Simple Guidance For You In CSS Preprocessors

Cascading Style Sheets (CSS) is a style sheet language used for describing the presentation of a document written in a markup language like HTML. CSS is a cornerstone technology of the World Wide Web, near to HTML and JavaScript.

There are many CSS preprocessors to choose from, however, most CSS preprocessors will add some features that don’t exist in pure CSS, such as mixin, nesting selector, inheritance selector, and so on. These features make the CSS structure more readable and easier to maintain.

Here are a few of the most popular CSS preprocessors:

What is SASS?

SASS (Syntactically Awesome Stylesheet) is a CSS pre-processor, which helps to reduce repetition with CSS and saves time. It is a more stable and powerful CSS extension language that describes the style of a document cleanly and structurally.

Use:

  • It is a pre-processing language that provides indented syntax (its own syntax) for CSS.
  • It provides some features, which are used for creating stylesheets that allow writing code more efficiently and is easy to maintain.
  • It is a superset of CSS, which means it contains all the features of CSS and is an open-source pre-processor, coded in Ruby.

Features:

  • It is more stable, powerful, and compatible with versions of CSS.
  • It is a superset of CSS and is based on JavaScript.
  • It uses its own syntax and compiles to readable CSS.
  • You can easily write CSS in less code within less time.
  • It is an open-source pre-processor, which is interpreted into CSS.

Example:

Sass has two syntaxes. The .sass file extension uses the older syntax that is indentation-based and omits semicolons and curly brackets from the code. The newer and more widely used syntax belonging to the .scss file extension. It uses the standard CSS syntax with braces and semicolons.

Below, you can see a basic example of the Sass/SCSS syntax. The code simply declares two variables, $primary-color, and $primary-bg and applies them to the body HTML element.

Syntax 1

/* SCSS */

$primary-color: seashell;
$primary-bg: darkslategrey;

body {
  color: $primary-color;
  background: $primary-bg;
}

Syntax 2

/* Sass */

$primary-color: seashell
$primary-bg: darkslategrey

body
  color: $primary-color
  background: $primary-bg

What is LESS?

LESS is a CSS pre-processor that enables customizable, manageable and reusable style sheet for a website. LESS is a dynamic style sheet language that extends the capability of CSS. LESS is also cross-browser friendly.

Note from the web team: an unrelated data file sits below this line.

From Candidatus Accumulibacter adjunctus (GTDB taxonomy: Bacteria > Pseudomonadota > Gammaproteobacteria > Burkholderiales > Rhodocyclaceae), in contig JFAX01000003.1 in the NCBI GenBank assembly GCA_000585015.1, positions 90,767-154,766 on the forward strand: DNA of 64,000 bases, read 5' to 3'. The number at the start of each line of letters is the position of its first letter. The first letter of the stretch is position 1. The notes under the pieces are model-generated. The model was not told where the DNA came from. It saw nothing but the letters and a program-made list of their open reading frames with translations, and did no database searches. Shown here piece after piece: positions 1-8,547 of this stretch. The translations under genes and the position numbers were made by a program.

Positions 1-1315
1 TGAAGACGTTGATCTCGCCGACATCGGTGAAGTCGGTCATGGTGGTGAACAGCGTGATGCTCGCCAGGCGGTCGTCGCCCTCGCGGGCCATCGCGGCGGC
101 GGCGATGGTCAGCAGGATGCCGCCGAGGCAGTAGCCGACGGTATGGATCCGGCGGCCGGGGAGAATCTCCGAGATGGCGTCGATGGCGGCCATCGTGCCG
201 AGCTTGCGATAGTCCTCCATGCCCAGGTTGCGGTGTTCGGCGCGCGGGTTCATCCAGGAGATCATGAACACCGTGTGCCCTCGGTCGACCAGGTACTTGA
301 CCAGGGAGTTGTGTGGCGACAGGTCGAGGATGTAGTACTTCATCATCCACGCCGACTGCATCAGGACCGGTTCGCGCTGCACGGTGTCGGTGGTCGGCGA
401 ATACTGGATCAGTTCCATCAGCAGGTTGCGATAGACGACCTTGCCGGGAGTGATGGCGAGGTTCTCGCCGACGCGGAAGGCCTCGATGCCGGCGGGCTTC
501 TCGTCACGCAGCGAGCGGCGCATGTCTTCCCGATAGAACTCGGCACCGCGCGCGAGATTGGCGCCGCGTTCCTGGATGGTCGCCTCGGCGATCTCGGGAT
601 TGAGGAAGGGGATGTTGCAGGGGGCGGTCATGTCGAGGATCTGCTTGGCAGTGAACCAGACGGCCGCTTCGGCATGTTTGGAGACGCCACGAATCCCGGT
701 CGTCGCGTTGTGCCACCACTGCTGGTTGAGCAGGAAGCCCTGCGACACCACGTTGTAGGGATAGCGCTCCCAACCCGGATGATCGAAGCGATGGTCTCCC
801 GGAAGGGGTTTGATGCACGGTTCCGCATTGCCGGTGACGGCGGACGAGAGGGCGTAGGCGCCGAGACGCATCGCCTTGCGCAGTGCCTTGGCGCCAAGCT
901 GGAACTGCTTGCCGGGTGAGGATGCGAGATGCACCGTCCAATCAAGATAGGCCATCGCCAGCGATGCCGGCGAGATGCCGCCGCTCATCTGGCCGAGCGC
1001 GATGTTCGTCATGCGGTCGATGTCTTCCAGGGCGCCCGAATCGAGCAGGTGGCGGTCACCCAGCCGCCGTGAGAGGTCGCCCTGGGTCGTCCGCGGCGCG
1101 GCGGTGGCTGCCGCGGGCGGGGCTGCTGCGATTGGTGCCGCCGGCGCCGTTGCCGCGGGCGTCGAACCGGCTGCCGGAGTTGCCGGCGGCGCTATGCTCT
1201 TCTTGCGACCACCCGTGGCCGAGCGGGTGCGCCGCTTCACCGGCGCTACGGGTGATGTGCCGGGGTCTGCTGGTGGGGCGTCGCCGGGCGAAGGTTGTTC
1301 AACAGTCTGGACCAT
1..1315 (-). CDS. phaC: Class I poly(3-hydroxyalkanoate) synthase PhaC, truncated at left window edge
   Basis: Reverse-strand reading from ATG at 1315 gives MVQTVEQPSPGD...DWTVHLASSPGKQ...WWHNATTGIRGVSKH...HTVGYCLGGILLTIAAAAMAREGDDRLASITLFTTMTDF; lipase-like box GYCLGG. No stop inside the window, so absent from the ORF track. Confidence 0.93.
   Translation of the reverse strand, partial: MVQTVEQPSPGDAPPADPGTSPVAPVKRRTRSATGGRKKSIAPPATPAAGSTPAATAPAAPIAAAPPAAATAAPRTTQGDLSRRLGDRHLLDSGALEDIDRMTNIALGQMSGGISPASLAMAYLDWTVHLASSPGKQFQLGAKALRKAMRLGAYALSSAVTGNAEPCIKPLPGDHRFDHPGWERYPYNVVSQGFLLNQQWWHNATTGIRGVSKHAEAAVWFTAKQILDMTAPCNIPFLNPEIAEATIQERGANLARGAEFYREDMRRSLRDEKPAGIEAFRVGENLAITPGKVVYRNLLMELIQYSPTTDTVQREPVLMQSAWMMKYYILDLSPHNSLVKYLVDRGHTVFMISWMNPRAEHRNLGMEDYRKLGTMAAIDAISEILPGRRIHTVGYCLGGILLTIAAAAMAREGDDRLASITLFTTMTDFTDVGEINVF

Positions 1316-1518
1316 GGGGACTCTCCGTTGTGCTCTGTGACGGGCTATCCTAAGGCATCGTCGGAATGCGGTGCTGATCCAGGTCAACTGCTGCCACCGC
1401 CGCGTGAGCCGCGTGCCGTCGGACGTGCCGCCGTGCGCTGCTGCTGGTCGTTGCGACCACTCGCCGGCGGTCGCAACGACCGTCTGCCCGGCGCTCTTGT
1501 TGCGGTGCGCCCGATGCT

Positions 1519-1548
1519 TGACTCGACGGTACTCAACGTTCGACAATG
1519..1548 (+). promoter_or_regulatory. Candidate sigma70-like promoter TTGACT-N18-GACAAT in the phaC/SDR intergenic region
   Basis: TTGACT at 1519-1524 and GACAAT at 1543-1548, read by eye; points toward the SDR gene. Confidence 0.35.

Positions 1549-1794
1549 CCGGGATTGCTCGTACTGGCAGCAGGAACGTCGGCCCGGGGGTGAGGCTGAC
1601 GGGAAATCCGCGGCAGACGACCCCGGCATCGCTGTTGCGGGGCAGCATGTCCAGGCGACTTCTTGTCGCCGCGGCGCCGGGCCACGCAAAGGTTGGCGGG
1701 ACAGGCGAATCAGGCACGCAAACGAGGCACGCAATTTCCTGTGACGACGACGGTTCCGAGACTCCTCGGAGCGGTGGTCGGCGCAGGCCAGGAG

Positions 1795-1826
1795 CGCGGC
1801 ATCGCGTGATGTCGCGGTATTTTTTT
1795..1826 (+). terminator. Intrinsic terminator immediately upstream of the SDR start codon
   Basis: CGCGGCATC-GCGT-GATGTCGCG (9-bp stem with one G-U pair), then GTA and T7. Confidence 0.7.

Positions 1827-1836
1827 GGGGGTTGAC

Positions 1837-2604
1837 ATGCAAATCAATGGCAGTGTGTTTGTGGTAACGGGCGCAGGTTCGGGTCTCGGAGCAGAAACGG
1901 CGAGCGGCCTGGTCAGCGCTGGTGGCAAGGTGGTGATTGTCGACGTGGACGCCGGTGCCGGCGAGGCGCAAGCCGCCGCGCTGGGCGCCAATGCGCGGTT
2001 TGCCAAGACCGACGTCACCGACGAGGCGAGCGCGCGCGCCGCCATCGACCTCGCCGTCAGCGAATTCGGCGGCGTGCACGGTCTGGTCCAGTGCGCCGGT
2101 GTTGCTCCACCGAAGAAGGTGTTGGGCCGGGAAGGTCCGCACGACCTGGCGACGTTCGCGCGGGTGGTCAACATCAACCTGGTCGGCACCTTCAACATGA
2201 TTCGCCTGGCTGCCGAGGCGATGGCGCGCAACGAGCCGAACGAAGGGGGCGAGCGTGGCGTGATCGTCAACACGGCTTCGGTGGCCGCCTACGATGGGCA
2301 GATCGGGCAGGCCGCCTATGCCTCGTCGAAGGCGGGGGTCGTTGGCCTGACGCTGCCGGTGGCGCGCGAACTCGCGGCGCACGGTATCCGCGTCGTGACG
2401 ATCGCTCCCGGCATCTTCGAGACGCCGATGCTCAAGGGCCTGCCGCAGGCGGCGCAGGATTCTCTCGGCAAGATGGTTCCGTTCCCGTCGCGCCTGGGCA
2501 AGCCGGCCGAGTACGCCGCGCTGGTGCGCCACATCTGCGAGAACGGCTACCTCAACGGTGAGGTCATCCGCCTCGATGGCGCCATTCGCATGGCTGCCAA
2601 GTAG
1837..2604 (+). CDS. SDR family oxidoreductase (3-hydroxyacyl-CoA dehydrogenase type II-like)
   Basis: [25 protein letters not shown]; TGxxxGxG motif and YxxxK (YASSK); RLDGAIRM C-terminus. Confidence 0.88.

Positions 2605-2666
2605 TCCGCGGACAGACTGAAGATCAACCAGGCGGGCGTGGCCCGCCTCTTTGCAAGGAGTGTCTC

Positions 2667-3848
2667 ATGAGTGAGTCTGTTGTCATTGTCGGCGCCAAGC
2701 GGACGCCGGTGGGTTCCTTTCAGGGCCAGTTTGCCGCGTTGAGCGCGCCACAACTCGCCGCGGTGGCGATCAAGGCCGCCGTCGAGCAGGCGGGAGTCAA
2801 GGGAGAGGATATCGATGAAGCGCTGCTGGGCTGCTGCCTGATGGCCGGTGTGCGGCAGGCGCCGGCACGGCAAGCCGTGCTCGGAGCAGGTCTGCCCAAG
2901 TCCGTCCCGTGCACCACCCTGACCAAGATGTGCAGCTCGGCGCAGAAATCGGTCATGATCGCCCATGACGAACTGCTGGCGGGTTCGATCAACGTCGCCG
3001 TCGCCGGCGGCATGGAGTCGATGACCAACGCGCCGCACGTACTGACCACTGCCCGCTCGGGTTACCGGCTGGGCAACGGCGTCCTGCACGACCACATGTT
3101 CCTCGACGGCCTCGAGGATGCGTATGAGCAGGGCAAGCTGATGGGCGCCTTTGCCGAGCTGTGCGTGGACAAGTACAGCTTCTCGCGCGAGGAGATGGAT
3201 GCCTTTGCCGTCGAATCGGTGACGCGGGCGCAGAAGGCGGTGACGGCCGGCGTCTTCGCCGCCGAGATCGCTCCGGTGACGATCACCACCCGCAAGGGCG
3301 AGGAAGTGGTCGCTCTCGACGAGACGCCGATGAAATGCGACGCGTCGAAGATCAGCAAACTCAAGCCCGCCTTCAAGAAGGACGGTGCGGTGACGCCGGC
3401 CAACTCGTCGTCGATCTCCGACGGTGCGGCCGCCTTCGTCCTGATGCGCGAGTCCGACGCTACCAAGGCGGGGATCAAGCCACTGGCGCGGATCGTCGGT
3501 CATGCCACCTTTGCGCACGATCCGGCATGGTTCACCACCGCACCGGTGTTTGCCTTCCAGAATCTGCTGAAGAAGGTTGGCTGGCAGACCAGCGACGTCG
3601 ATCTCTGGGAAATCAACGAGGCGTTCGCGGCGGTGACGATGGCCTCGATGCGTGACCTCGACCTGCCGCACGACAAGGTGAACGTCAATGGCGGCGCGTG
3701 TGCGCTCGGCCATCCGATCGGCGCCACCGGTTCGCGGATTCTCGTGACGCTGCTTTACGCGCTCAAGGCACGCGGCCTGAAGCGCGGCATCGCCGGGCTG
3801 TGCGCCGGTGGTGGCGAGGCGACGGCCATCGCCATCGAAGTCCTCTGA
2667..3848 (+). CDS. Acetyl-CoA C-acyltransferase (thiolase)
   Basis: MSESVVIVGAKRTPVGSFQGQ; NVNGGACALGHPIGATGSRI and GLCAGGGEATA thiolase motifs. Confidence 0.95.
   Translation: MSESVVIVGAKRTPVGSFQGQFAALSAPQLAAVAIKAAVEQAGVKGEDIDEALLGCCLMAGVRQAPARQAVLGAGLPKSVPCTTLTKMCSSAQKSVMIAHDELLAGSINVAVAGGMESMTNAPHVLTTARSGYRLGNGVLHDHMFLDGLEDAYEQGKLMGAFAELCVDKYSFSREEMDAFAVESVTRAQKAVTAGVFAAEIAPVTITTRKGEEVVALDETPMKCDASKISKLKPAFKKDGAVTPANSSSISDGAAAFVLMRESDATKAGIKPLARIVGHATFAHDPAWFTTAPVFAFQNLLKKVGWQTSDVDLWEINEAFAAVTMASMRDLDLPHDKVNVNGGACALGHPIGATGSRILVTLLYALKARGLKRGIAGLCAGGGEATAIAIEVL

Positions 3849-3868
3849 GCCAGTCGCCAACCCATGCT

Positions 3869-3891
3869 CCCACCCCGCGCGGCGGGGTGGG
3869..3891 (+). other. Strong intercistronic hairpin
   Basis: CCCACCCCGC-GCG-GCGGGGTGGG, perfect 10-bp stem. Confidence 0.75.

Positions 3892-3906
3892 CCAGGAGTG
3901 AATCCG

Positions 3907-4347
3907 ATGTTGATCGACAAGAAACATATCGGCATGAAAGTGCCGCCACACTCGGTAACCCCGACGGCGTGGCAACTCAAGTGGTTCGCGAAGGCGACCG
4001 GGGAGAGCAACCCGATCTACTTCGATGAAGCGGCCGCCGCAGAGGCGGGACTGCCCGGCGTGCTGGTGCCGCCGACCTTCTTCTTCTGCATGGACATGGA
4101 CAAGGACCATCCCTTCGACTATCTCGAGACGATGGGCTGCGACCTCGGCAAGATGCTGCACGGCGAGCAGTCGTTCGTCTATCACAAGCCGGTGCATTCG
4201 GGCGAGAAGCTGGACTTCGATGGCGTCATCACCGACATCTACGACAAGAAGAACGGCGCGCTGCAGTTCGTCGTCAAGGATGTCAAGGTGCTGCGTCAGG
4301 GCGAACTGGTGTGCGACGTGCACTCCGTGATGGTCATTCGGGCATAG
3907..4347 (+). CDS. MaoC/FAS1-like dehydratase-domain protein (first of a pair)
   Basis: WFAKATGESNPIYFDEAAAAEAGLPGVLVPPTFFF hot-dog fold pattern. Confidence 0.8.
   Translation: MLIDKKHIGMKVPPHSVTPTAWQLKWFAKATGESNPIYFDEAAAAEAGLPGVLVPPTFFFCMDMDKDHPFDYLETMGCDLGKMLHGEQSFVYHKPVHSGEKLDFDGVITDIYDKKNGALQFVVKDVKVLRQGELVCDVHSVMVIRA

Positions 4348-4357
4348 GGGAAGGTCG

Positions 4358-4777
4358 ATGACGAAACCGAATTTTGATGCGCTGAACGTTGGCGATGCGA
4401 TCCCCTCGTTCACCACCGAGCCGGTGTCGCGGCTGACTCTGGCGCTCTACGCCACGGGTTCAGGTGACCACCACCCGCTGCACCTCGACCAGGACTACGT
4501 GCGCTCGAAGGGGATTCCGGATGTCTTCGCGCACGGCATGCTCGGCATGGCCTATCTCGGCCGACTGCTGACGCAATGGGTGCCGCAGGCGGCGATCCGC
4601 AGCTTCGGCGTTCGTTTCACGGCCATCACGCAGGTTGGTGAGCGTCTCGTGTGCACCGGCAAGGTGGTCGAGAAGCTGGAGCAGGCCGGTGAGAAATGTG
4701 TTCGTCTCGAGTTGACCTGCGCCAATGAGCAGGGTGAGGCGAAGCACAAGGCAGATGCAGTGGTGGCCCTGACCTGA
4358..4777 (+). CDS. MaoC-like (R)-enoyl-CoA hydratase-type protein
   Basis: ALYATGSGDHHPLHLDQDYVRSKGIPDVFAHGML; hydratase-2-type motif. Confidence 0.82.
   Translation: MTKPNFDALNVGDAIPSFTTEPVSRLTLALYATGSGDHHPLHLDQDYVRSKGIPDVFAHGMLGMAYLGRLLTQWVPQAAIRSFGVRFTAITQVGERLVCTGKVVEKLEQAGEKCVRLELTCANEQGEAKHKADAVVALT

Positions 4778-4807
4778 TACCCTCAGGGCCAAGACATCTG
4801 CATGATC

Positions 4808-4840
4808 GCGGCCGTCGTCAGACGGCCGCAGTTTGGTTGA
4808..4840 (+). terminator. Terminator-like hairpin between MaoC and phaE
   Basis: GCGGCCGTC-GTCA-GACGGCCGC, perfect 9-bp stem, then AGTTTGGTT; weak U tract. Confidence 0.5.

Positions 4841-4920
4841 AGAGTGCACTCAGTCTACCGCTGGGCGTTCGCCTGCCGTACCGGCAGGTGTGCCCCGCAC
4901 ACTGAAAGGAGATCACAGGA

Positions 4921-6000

Use:

  • Less codes are simple and well organized as compared to CSS
  • Less supports cross-browser compatibility
  • Less is a CSS pre-processor and after compilation, it generates simple CSS which works across the browser.

Features:

  • A cleaner and more readable code can be written in an organized way.
  • We can define styles and it can be reused throughout the code.
  • LESS is based on JavaScript and is a superset of CSS.
  • LESS is an agile tool that sorts out the problem of code redundancy.

Example:

LESS uses the standard CSS syntax with the .less file extension. This implies a substantial .css document is a legitimate .less record too. In this way, it’s extremely simple to get the syntax in the event that you definitely know CSS, regardless of whether LESS has a couple of additional components that you won’t discover in CSS, for example, the @ sign for factors.

Syntax

/* LESS */

@primary-color: seashell;
@primary-bg: darkslategrey;

body {
  color: @primary-color;
  background: @primary-bg;
}

What is STYLUS?

The first version of Stylus was launched one year after LESS, in 2010 by TJ Holowaychuk, a former Node.js developer. The stylus is written in Node.js so that developers can easily integrate it into their Node projects. It was influenced by both Sass and LESS.

Features:

  • Variables have a very clear syntax, we only need to pay attention to the equal sign.
  • Transparent mixins are a unique feature in Stylus.
  • They allow us to add automatic vendor prefixes to newer properties with insufficient browser support.

Example:

Stylus uses the .styl file extension and it allows us to write code in many different ways. We can use the standard CSS syntax, but we can also omit brackets, colons, and/or semicolons or leave out all punctuation altogether.

Syntax 1

/* Stylus standard CSS syntax */

primary-color = seashell;
primary-bg = darkslategrey;

body {
  color: primary-color;
  background: primary-bg;
}

We can remove all punctuation (brackets, semicolons, colons)

Syntax 2

/* Stylus syntax without punctuation */

primary-color = seashell
primary-bg = darkslategrey

body
  color primary-color
  background primary-bg

Conclusion:

All the three CSS pre-processors clarified here pretty much have comparable highlights. They all follow the DRY standard and can perform conditional statements, functions, and operations. Simply pick one as per your coding recognition and start utilizing it in your next project.